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The Man Who Laughs

Dir: Jean-Pierre Ameris. France. 2012. 95mins

Victor Hugo’s rambling The Man Who Laughs (L’homme qui rit) has already engendered one filmed masterpiece, Paul Leni’s silent classic by the same name, which put the deformed face of Conrad Veidt in every self-respecting cinema manual around the world. More film and TV adaptations have followed but none particularly significant, and it looks like Jean-Pierre Ameris’ new attempt to deal with Hugo’s prose will join that list.

Gwynplaine’s make-up, a crucial factor in this case, is far too bland, neither grotesque nor outlandish enough to generate mirth or horror and never looks more than just what it is, a painted face.

An uninspired condensation of a vast and tortuous novel, shot almost entirely inside Prague’s Barrandov Studio and lifting the story completely out of its time and place context - that is England in the late 17th century - Ameris’ version not only takes numerous shortcuts through the plot, preferring to stress the political subtext running through it, but also tries to turn it into a timeless metaphor, valid at all times for all places.

Hugo’s tragic tale starts with a disfigured boy, Gwynplaine and the blind baby girl, Dea, he saves from death, growing up under the protection of a travelling mountebank, Ursus, and sharing his caravan as he goes from one country fair to another. For 15 years they live happily together, the horrid smile carved on the boy’s face becoming the feature that gains their shows a reputation around the fairgrounds.

That is, until it turns out Gwynplaine is the heir to a great fortune and title, which are restored to him with all due pomp and circumstance. Once he tastes the dubious delights his new position offers, he prefers to give it all up and return to his beloved Ursus and Dea. But when he does it is already too late. She dies in his arms and he commits suicide, leaving a desolate Ursus to mourn them both.

Creating a completely fictive reality unconnected to any substantial historical references is a pretty high order to fill, too much for the production design that fails to come up with solutions that will look more than studio sets. The predominantly dark images may be justified at times by the plot itself, but audiences will find themselves quite often wondering whether a scene takes place in the morning, noon or at night.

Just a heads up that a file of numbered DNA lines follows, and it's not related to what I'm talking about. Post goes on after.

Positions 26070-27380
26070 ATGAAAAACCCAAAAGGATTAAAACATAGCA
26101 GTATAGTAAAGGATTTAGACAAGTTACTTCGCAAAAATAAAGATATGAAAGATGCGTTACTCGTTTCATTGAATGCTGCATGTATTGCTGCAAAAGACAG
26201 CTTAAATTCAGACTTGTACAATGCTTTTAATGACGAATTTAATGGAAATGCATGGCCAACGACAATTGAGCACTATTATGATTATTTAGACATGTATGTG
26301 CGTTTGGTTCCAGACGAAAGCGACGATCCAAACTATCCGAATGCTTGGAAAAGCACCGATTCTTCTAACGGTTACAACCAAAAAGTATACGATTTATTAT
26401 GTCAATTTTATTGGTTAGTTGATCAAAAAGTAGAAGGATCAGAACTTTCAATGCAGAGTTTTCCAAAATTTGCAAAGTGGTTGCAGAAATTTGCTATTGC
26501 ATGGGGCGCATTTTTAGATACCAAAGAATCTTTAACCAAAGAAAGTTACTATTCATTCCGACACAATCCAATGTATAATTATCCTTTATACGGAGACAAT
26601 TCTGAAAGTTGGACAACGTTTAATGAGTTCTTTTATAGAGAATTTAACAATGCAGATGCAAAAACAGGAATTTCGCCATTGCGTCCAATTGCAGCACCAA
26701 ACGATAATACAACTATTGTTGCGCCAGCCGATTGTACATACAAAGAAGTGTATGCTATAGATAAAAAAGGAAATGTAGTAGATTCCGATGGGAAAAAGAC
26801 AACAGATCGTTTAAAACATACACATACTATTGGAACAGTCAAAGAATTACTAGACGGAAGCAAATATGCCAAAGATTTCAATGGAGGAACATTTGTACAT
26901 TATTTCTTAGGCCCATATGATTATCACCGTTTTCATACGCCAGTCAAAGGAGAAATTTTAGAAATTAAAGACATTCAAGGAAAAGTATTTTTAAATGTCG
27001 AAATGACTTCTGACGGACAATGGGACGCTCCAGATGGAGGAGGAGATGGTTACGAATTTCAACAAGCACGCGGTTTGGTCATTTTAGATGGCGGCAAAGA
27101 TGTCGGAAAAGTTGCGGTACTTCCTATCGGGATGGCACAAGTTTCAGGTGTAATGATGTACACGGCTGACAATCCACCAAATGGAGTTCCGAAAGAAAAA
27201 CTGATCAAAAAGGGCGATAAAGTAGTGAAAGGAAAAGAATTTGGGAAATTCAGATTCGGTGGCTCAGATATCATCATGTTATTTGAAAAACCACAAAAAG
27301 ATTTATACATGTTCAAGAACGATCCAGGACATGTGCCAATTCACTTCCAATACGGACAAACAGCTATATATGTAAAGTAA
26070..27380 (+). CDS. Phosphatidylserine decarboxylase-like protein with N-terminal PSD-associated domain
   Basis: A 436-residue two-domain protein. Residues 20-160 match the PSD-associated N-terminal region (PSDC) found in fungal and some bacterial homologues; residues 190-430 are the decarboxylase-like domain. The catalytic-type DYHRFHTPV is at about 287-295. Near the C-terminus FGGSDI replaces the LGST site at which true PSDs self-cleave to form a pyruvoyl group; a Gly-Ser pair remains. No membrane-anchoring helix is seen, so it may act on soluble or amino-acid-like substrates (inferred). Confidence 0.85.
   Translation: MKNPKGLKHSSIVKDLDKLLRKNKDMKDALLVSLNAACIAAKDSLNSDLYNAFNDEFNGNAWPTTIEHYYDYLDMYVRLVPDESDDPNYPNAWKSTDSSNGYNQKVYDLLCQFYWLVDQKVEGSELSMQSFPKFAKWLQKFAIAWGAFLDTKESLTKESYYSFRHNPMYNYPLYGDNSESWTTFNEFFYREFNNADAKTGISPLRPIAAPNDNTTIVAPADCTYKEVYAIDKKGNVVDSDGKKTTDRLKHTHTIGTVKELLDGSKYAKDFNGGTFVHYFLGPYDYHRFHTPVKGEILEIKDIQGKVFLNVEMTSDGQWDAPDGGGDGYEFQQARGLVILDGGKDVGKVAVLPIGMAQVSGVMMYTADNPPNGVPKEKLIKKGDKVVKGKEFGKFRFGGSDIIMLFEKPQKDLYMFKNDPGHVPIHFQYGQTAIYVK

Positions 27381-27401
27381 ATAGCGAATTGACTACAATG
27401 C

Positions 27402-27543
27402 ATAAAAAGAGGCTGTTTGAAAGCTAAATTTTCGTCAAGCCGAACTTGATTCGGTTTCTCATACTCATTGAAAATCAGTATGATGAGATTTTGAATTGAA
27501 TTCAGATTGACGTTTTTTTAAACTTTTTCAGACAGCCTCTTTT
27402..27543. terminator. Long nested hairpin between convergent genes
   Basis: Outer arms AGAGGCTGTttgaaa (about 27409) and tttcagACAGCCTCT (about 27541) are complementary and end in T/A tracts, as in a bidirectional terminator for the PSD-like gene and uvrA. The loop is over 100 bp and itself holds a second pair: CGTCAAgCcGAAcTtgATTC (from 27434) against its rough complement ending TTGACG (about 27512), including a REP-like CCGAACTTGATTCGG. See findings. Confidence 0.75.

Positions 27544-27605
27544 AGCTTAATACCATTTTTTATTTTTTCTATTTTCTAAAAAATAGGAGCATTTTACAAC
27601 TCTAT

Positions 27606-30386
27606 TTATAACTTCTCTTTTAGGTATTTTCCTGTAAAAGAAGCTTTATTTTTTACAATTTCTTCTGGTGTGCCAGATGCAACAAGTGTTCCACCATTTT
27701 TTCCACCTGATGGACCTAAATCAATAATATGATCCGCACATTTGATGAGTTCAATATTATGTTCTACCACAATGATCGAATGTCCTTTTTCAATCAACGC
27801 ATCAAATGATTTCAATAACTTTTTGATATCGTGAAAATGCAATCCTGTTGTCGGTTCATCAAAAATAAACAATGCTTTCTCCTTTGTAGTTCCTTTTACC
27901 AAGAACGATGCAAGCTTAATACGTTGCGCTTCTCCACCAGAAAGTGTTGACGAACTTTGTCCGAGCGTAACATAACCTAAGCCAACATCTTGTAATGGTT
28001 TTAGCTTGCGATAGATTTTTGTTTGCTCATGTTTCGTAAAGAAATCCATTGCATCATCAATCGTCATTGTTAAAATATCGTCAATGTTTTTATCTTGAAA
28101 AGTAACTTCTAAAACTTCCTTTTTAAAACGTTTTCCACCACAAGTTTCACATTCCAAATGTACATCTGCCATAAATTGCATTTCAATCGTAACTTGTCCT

Gwynplaine’s make-up, a crucial factor in this case, is far too bland, neither grotesque nor outlandish enough to generate mirth or horror and never looks more than just what it is, a painted face.

Gerard  Depardieu  a natural typecast for the role of the corpulent Ursus has no problem with the homespun character he has to put forward, but Marc-Andre Grodin (who plays Gwynplaine) seems rather lost when he makes such statements as “the misery of the poor makes the paradise of the rich”.

His scenes with Christa Theret (Dea) at the fairs justify none of the emotions their audience in the film pretends to experience and the “eternal smile” on his handsome face doesn’t really change it that much.  The classic silent, when released again a few years ago, was described in some reviews as a blend between horror and swashbuckling. Film critics will have a field day tackling this one.   

Production company/sales: EuropaCorp, www.europacorp.com

Producers: Edouard de Vesinne, Thomas Anagyros

Screenplay: Jean-Pierre Ameris, Guillaume Laurent, based on Victor Hugo’s novel

Cinematography: Gerard Simon

Editor: Philippe Bourgueil

Production designer: Franck Schwarz

Music: Stephane Mucha

Main cast: Gerard Depardieu, Marc-Andre Grodin, Chrsta Theret, Emmannuelle Seigner

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